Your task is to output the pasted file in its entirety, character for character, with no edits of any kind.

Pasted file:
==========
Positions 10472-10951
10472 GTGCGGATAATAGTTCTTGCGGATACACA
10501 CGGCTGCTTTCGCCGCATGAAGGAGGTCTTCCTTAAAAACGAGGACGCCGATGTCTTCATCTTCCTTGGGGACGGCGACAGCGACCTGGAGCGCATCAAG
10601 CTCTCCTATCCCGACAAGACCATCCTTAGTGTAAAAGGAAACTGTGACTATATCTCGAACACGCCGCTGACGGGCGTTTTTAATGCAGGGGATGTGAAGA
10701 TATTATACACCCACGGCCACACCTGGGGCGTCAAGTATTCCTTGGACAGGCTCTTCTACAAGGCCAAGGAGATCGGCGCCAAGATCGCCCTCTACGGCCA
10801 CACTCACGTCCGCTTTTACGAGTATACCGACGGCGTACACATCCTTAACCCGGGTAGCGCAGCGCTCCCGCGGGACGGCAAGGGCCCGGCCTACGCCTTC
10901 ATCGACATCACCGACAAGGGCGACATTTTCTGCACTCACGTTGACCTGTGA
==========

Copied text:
Positions 10472-10951
10472 GTGCGGATAATAGTTCTTGCGGATACACA
10501 CGGCTGCTTTCGCCGCATGAAGGAGGTCTTCCTTAAAAACGAGGACGCCGATGTCTTCATCTTCCTTGGGGACGGCGACAGCGACCTGGAGCGCATCAAG
10601 CTCTCCTATCCCGACAAGACCATCCTTAGTGTAAAAGGAAACTGTGACTATATCTCGAACACGCCGCTGACGGGCGTTTTTAATGCAGGGGATGTGAAGA
10701 TATTATACACCCACGGCCACACCTGGGGCGTCAAGTATTCCTTGGACAGGCTCTTCTACAAGGCCAAGGAGATCGGCGCCAAGATCGCCCTCTACGGCCA
10801 CACTCACGTCCGCTTTTACGAGTATACCGACGGCGTACACATCCTTAACCCGGGTAGCGCAGCGCTCCCGCGGGACGGCAAGGGCCCGGCCTACGCCTTC
10901 ATCGACATCACCGACAAGGGCGACATTTTCTGCACTCACGTTGACCTGTGA